Review of Household Clean Energy Technology for Lighting, Charging and Cooking in East Africa-Kenya and Tanzania: A Learning Report, 2012.
Submitted By: GVEP International
This learning report documents the findings of a review of household clean energy technologies for lighting, charging and cooking in Kenya and Tanzania. It includes details on energy technology suppliers in Kenya and Tanzania, insights from other stakeholder activities in household energy and findings from surveys conducted at African Wildlife Foundations’ site in Imbirikani, Kenya and Jane Goodall Institute’s site in Kigoma Tanzania.
The report focuses on the technologies of improved cookstoves, biomass briquettes and ecocharcoal, solar technologies, biogas and wind. A range of product types exist for each technology option including both imported and locally produced products which vary in capacity and price. The energy market in Kenya is slightly more advanced than in neighbouring Tanzania and this report has listed key suppliers of these technologies in both countries. Whilst most are located in the major cities such as Nairobi and Dar-es-Salaam they will supply countrywide and are expanding their activities into rural areas through partnerships and dealer networks.
Some of the conclusions drawn from site surveys conducted at the Imbirikani Group Ranch in Kenya and the Gombe-Masito-Ugalla Landscape in Kigoma Tanzania include:
- Firewood use within both areas is high, whilst charcoal is limited to the main towns and surrounding areas. The use of the three stone fire is high in both areas and few homes are using improved stoves. In Kenya many people feel they do not know any other way to cook than with the three stone fire, indicating that switching from this cooking practice represents a significant behaviour change. Awareness and availability of the stoves is also a factor at both sites with many households not knowing where to purchase these items.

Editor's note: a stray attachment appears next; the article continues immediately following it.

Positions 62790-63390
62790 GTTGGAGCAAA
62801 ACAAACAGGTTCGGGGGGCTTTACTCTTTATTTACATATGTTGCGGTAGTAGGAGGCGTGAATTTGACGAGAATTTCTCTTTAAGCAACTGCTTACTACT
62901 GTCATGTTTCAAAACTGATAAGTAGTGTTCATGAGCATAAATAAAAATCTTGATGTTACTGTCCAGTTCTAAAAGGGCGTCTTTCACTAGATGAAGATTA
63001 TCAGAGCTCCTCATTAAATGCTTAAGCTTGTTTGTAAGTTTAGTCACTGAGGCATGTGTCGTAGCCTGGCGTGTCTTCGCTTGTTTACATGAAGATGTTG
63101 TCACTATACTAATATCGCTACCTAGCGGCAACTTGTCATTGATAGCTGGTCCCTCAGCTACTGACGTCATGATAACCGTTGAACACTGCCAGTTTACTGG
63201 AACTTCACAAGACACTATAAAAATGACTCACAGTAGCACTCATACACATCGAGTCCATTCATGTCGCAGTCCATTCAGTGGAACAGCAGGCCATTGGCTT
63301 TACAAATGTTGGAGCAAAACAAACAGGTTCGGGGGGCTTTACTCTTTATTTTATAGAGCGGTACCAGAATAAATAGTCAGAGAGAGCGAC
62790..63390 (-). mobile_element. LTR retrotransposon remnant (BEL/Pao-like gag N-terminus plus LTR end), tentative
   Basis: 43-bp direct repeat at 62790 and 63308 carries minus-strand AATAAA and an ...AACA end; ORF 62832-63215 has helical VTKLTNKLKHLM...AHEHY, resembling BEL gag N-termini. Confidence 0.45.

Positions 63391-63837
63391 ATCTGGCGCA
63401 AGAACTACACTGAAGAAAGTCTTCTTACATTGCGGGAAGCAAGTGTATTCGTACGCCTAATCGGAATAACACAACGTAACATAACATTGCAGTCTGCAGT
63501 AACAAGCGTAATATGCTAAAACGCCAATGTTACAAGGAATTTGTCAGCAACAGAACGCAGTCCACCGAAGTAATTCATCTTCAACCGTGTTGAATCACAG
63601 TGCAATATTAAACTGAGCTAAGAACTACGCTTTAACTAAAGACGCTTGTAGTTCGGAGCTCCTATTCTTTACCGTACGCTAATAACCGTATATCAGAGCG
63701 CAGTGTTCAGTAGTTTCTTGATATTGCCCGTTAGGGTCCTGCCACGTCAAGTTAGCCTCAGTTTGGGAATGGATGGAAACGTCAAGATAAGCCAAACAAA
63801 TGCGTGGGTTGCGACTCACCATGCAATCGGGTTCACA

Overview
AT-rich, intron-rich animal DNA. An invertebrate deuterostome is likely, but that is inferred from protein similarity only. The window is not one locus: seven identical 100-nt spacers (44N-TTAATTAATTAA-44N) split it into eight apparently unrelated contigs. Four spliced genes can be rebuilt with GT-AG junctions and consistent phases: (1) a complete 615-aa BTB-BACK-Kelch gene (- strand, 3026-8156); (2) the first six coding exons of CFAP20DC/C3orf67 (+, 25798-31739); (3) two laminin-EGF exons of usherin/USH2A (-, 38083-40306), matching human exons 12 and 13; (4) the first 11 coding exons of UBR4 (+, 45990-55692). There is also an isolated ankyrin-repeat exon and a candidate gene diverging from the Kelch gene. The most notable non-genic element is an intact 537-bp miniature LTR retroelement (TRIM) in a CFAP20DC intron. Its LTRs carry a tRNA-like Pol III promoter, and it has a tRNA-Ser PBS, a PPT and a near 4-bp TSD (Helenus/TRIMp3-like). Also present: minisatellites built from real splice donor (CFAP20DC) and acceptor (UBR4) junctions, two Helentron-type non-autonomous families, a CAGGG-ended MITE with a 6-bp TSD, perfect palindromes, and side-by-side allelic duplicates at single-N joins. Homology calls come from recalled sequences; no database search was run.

- Fixed wood stoves with chimneys are suitable for both sites as well as portable charcoal stoves in more urban areas. Existing domestic stove producers around the Imbirikani site could be supported to expand their product range and reach. No domestic stove producers were identified at the Tanzania site although locally made wood stoves had been introduced by JGI. There is scope to develop the market for charcoal stoves in Kigoma town but further assessment of the demand would need to be done and production established locally.